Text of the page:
There comes a time when the doings of street culture succeed in ruffling whiskers in rarefied art circles. I am tempted to believe we have reached that crossroad a-gain. While traveling up the pleasant gradient of Ho Plaza, my vision was seared by a splash of brilliant acrylic blue. Dazzled, I bent down and waddled nearer, squinting: The baby blue, perfectly complemented by a sedate orange, spelled out, with high visibility, the words, “The Hangovers.” But these colors, lively as they were, were not acrylic at all: They were chalk colors. “I would like to hang out with the artist who spilt genius onto this Ho,” I thought. “You wag,” I thought, furthermore.
To call these sidewalk depictions marketing is to miss the greater purpose of chalking, which is to relate one’s singing group or one’s own self to nature’s beauty. It should come as no surprise that chalk is made of gypsum, a word derived from the Greek verb meaning “to cook” — cooking, another newly recognized art form. Sometimes it is the lowliest of functions — eating, self-promotion, urination — that produce the most surreal and unexpected art forms. Fret not, dear reader, for I was once shallow enough to misunderstand chalking — when it seemed to me a fire hydrant, and I, its dog with caustic yellow font. My penance will arrive as a three-part documentary on chalking, followed by the release of a full-color 2009 calendar (all proceeds will go to children).
While I remain unaware of the time-space of chalking’s antaean transformation into an art form, by focusing on contemporary techniques — those I’ve been cataloguing ever since my recent encounter on Ho Plaza — I hope that the public will zip up its mean fly and see, finally, the beauty at its feet.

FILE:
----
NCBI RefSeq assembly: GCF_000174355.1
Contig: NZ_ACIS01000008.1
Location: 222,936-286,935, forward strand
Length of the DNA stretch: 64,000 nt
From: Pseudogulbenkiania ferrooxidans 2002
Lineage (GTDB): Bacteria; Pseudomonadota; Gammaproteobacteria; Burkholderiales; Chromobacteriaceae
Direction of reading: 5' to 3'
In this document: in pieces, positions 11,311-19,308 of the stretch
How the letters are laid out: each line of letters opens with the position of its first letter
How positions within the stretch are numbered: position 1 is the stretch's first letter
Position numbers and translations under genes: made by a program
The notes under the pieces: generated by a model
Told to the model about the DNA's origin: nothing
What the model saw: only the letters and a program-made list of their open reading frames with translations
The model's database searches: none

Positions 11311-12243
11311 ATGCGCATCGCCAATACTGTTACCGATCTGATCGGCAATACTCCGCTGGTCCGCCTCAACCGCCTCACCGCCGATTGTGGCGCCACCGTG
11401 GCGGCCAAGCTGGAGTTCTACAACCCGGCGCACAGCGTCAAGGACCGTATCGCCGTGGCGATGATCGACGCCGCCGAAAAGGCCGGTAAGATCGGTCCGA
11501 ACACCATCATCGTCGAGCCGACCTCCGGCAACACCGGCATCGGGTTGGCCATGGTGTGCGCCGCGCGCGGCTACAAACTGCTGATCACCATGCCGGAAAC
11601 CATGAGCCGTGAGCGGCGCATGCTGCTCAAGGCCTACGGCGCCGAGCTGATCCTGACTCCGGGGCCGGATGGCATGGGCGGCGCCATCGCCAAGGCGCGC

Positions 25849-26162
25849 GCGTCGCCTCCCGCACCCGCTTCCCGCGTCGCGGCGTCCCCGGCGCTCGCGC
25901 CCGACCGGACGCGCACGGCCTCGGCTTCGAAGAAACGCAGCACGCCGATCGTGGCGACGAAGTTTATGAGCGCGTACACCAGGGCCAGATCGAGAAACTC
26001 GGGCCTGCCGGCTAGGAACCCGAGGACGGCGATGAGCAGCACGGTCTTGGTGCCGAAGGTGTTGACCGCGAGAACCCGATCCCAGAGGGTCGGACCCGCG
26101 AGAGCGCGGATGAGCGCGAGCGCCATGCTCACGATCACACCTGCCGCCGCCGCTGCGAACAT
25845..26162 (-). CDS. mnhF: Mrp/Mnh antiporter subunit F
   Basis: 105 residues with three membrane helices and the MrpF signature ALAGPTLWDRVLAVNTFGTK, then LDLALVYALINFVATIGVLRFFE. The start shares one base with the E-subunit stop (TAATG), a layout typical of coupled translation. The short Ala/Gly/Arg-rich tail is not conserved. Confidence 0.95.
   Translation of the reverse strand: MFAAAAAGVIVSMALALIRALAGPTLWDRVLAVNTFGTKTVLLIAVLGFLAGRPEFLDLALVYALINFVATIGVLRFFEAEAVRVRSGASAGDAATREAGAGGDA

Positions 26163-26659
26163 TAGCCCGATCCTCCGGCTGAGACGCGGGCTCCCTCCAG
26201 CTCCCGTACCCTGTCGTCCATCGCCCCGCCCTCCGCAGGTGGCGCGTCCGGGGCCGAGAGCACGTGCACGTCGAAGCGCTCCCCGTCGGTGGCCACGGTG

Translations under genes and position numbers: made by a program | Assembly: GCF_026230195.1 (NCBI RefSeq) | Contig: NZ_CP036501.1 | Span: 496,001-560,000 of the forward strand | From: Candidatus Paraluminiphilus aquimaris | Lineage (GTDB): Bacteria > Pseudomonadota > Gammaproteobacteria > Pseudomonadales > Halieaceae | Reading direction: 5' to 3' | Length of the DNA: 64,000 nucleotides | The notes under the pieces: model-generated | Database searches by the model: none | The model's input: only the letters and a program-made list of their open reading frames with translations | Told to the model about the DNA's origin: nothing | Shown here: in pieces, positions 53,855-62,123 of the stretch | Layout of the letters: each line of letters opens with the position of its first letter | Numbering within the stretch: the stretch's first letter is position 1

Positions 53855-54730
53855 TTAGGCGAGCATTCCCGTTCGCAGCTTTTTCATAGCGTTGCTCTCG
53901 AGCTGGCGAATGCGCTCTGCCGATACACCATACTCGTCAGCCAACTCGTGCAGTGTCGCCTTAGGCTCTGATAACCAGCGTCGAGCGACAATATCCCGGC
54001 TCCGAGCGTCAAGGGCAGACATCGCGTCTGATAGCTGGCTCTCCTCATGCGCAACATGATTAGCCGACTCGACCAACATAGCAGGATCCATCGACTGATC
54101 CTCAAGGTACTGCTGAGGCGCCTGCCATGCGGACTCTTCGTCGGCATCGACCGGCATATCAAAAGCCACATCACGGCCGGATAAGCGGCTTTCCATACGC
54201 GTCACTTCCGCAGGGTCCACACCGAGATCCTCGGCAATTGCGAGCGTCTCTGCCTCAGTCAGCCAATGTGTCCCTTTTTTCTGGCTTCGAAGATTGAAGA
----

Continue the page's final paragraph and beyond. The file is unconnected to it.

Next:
Below are several techniques I behoove you to take camera-phone photos of:
The Francis Bacon: Categorized by a blow-dried, acid-dissolved color smear, obviously taking advantage of post-millennial chalk-spray technologies; typically the color palette is limited to grey, blue, purple and yellow.
The Takashi Murakami: Imagine that the most splendid girl in the world has been burned into the ground as a 2D cartoon and, subsequently, her effigy made more beautiful — you might understand. Her eyes, often arranged in the cubist manner, are as opalescent and twinkling as the mother of pearl or Sailor Moon. (Someone familiar with the matter claims salt crystals from the Dead Sea are often employed for this effect.)
Emboss: If you’ve ever wished you were alone so you could bend toward the sidewalk to touch the baroque “C” in Class Notes, you have experienced the work of a master artist. I’ve attended several Class Notes events based solely on the embossing of that letter.
The Fibonacci: A most recent development in chalking that utilizes the graininess of Ho Plaza’s cement canvas, and math. The Hotel School entrance was recently graced by a dance troupe’s conch shell logo of immense proportions — it was scaled-up to 20-times life-size, likely using the Fibonacci series. Still, the shell remained intricately textured, thanks to the graininess of the sidewalk, and to prime numbers.
And there are others, but they are still only tentatively titled. I expect to publish the finished Digest of Chalking for public access in late Summer (available at a deep discount with the purchase of the calendar or documentary DVD).
Now, reader, I place the chalk in your hands. I ask you to be mindful where you step, because you may be stepping on the Johnson’s next exhibition.